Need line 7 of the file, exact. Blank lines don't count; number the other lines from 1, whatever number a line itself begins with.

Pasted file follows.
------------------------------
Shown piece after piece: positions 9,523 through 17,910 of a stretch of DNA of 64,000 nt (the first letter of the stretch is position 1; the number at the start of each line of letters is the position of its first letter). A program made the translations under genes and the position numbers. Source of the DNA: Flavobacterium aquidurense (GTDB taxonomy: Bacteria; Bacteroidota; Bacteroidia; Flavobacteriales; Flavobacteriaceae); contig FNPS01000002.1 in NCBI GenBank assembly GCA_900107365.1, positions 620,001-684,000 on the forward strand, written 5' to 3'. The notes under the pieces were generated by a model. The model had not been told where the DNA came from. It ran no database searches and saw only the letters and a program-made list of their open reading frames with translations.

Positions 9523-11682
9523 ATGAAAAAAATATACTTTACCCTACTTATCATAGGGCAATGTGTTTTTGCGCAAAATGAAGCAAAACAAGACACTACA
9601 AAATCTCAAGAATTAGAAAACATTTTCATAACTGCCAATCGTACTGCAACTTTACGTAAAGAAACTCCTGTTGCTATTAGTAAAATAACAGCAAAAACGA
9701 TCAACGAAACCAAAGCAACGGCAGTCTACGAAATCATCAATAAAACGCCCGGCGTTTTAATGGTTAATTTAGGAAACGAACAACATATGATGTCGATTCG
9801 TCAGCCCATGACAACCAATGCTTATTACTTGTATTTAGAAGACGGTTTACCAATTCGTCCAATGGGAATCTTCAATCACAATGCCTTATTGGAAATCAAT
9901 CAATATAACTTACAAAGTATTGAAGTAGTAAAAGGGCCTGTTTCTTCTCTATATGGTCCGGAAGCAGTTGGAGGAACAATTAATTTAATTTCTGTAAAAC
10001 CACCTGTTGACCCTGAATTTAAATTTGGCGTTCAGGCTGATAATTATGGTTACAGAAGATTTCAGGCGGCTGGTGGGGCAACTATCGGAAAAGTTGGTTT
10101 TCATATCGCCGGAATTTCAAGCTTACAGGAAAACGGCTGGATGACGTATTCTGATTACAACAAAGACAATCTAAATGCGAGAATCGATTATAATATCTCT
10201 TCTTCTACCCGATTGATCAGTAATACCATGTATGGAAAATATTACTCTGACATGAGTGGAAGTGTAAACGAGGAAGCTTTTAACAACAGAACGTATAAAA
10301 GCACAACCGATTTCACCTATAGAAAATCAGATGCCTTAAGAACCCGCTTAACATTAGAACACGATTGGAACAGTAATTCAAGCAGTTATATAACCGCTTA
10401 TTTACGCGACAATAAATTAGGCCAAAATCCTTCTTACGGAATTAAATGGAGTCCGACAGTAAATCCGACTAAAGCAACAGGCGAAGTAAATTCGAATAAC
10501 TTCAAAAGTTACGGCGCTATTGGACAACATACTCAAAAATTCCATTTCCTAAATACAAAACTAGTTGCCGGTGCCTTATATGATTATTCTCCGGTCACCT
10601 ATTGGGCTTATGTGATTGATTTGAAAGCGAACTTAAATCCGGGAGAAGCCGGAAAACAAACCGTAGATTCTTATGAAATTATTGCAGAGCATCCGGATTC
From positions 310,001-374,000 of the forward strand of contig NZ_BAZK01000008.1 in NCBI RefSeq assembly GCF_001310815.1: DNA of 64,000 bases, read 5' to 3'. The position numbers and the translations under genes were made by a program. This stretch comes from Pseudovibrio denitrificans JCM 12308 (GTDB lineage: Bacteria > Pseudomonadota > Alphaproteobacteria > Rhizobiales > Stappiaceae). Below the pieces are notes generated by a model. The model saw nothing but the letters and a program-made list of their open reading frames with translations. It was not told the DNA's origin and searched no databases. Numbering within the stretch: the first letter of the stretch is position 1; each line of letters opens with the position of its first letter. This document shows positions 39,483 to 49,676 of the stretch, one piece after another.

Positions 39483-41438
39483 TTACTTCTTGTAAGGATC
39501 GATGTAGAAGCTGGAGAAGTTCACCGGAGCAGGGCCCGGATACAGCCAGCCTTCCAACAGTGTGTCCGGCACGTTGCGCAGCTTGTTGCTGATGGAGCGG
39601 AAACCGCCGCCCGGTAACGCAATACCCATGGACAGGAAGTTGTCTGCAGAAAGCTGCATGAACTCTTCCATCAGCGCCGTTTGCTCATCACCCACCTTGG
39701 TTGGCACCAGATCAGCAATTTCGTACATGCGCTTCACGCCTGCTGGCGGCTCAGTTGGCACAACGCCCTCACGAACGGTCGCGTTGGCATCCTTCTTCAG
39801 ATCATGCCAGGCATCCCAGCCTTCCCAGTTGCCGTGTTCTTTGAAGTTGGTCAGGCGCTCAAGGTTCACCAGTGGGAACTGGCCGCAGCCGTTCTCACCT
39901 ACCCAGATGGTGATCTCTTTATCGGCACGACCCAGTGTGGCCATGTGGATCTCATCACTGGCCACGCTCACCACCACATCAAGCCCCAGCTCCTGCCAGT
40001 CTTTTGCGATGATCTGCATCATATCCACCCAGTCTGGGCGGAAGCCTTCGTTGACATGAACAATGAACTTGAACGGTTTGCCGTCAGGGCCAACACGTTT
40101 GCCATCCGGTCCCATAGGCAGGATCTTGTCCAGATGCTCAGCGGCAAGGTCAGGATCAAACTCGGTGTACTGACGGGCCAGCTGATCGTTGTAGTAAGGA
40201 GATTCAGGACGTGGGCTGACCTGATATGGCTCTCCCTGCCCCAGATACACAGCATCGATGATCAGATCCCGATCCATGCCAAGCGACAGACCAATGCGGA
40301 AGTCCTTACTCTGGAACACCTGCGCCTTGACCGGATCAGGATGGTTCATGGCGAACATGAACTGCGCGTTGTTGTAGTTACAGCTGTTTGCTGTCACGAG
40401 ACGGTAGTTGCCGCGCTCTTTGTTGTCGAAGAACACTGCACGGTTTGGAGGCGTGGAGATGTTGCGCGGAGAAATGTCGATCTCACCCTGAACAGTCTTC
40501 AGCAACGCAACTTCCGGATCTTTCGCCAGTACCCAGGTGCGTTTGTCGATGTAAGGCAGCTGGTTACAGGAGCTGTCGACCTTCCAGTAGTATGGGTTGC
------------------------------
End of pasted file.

9901 CAATATAACTTACAAAGTATTGAAGTAGTAAAAGGGCCTGTTTCTTCTCTATATGGTCCGGAAGCAGTTGGAGGAACAATTAATTTAATTTCTGTAAAAC